CIT 597 Assignment 5: The Animals! Game
Fall 2006, David Matuszek

Purposes of this assignment:

General idea of the assignment:

Animals! is an old computer game, originally text only. The user thinks of an animal, and the computer asks a series of yes-no questions, ending with guessing the animal. If the computer guesses wrong, the computer asks the user about that animal, so that it can guess better next time.

Your assignment is to design the XML representation of the data, use the DOM parser to read it in, play the game, modify the DOM tree to include any new animals the user provides, and write the modified (larger) DOM tree out again when the user quits the game.

Details:

The program starts with a very simple decision tree, such as this one. After asking the user to think of an animal, play may go something like this:

Computer: Does it live in the water?
User: no.
Computer: I know! Is it a horse?
User: no.

At this point the computer has "lost." It then asks the user for information that it can use to enlarge its decision tree, like this:

Computer: What animal were you thinking of?
User: A zebra.
Computer: What question should I ask to distinguish a horse from a zebra?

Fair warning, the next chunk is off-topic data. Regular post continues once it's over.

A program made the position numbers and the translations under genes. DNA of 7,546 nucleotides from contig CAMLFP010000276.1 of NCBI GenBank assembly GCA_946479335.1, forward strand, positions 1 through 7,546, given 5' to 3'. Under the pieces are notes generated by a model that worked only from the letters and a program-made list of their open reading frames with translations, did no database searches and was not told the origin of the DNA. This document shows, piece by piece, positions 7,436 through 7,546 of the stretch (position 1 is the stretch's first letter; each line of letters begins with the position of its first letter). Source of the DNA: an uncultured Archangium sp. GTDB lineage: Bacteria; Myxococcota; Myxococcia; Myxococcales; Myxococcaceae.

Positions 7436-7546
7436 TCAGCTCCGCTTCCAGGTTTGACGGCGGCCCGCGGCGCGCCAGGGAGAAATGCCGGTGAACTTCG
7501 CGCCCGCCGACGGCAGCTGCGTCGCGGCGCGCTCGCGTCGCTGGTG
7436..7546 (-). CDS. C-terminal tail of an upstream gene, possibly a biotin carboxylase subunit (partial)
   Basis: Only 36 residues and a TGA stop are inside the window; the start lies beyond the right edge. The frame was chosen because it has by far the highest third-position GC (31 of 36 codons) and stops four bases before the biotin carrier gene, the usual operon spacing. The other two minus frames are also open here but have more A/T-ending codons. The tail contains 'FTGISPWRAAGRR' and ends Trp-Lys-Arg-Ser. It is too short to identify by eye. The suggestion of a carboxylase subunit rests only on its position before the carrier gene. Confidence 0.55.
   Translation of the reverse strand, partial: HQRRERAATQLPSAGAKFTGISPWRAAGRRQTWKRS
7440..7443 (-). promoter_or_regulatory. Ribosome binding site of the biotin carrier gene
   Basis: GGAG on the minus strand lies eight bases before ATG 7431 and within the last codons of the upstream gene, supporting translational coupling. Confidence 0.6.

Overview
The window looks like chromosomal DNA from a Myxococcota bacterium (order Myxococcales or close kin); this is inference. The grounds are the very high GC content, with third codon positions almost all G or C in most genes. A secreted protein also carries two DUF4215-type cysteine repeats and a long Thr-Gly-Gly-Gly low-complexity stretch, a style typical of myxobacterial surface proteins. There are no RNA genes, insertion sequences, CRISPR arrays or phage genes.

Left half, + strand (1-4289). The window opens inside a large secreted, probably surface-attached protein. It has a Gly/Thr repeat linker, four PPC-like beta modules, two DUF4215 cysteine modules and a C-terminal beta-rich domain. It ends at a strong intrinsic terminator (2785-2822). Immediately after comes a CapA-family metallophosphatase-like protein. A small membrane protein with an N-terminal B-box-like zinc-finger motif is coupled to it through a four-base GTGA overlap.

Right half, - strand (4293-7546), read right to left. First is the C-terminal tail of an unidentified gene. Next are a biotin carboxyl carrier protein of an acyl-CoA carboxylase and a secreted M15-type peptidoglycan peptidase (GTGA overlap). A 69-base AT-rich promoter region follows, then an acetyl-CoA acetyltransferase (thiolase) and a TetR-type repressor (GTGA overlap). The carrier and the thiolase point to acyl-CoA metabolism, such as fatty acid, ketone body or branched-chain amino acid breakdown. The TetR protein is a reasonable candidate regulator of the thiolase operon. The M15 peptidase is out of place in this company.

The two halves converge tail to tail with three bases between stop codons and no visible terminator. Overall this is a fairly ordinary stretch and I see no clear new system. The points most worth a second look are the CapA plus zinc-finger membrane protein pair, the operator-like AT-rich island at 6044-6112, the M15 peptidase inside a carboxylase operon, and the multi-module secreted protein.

User: Does it have stripes?
Computer: What is the correct answer for a zebra?
User: Yes.

The computer can now replace its wrong answer ("horse") with a new node containing a question, with its wrong answer as one child and the new animal as the other child.

I will provide you with a version of this game that uses a GUI and keeps its data in a binary tree. It can do all of the above, but when the program quits, it forgets everything that it has "learned." You can use this program as a basis (discarding the binary tree part), or you can write your own program from scratch.

Your assignment:

First, design the XML you will want to hold the "Animals" data. It can be fairly simple--you don't need to use more than the very basic features of XML.

Write a DTD that describes your XML file.

Write a program that:

Provided starter code:

These files are fully commented, but I did not include the Javadoc files. You can easily generate them if you wish.

Due date:

Thursday, October 19, before midnight. Zip your entire project, including DTD and XML files, and submit via Blackboard.